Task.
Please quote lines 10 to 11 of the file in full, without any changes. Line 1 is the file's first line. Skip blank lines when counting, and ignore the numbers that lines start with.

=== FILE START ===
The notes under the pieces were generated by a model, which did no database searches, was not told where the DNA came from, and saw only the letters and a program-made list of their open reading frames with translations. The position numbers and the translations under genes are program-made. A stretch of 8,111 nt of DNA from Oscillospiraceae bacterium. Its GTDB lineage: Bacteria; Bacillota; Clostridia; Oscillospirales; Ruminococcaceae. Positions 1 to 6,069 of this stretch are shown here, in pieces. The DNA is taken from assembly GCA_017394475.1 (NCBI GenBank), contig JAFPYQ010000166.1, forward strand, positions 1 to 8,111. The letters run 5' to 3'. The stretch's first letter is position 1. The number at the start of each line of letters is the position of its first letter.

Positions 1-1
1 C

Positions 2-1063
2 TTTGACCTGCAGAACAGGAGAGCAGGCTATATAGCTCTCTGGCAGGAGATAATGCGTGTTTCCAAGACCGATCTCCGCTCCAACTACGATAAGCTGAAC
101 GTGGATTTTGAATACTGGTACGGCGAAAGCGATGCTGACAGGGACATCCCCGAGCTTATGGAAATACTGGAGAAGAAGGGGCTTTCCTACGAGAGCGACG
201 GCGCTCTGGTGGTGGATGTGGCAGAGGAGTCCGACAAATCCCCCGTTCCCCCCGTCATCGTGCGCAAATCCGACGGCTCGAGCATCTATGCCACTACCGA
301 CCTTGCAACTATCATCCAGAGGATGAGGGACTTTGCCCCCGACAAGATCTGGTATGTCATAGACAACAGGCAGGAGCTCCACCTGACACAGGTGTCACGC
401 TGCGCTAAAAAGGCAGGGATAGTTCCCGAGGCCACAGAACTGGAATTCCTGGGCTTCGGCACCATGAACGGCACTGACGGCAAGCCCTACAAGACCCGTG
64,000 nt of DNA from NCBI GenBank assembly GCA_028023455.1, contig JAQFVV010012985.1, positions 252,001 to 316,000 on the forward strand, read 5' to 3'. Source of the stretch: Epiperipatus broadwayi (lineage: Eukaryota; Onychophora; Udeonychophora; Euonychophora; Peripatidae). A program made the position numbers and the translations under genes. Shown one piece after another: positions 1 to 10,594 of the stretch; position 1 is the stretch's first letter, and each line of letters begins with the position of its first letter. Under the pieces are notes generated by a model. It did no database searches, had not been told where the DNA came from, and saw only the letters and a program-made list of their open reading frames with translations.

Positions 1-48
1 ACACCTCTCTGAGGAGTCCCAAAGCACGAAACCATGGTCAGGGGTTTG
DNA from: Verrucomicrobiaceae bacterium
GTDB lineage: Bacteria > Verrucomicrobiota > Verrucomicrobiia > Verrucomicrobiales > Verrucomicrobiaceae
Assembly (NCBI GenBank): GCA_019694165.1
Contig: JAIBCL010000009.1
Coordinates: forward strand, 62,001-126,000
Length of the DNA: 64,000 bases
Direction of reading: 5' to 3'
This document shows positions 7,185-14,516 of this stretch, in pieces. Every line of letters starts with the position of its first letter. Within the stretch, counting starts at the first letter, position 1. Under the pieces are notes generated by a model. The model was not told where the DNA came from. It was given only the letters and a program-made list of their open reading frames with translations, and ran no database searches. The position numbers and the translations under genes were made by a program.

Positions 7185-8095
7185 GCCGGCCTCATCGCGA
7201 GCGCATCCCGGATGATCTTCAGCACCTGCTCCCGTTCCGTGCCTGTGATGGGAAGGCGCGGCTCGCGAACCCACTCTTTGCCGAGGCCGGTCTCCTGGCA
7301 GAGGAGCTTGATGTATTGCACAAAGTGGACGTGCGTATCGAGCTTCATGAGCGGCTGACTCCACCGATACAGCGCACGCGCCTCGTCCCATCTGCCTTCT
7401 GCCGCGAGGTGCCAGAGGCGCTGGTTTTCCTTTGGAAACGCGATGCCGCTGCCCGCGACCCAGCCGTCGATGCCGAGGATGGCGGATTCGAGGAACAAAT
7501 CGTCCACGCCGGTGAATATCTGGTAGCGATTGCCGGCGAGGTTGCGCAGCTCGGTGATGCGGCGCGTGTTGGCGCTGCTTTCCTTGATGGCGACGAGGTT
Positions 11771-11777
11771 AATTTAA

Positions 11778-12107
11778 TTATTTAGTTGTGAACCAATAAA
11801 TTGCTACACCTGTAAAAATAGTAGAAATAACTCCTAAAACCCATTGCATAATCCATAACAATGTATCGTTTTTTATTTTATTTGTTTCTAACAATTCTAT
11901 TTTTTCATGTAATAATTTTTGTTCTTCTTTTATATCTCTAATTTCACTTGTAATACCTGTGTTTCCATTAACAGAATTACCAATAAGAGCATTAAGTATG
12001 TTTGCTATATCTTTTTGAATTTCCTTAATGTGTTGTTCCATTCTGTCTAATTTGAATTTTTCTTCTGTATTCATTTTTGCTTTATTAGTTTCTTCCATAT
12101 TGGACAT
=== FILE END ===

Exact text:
64,000 nt of DNA from NCBI GenBank assembly GCA_028023455.1, contig JAQFVV010012985.1, positions 252,001 to 316,000 on the forward strand, read 5' to 3'. Source of the stretch: Epiperipatus broadwayi (lineage: Eukaryota; Onychophora; Udeonychophora; Euonychophora; Peripatidae). A program made the position numbers and the translations under genes. Shown one piece after another: positions 1 to 10,594 of the stretch; position 1 is the stretch's first letter, and each line of letters begins with the position of its first letter. Under the pieces are notes generated by a model. It did no database searches, had not been told where the DNA came from, and saw only the letters and a program-made list of their open reading frames with translations.

Positions 1-48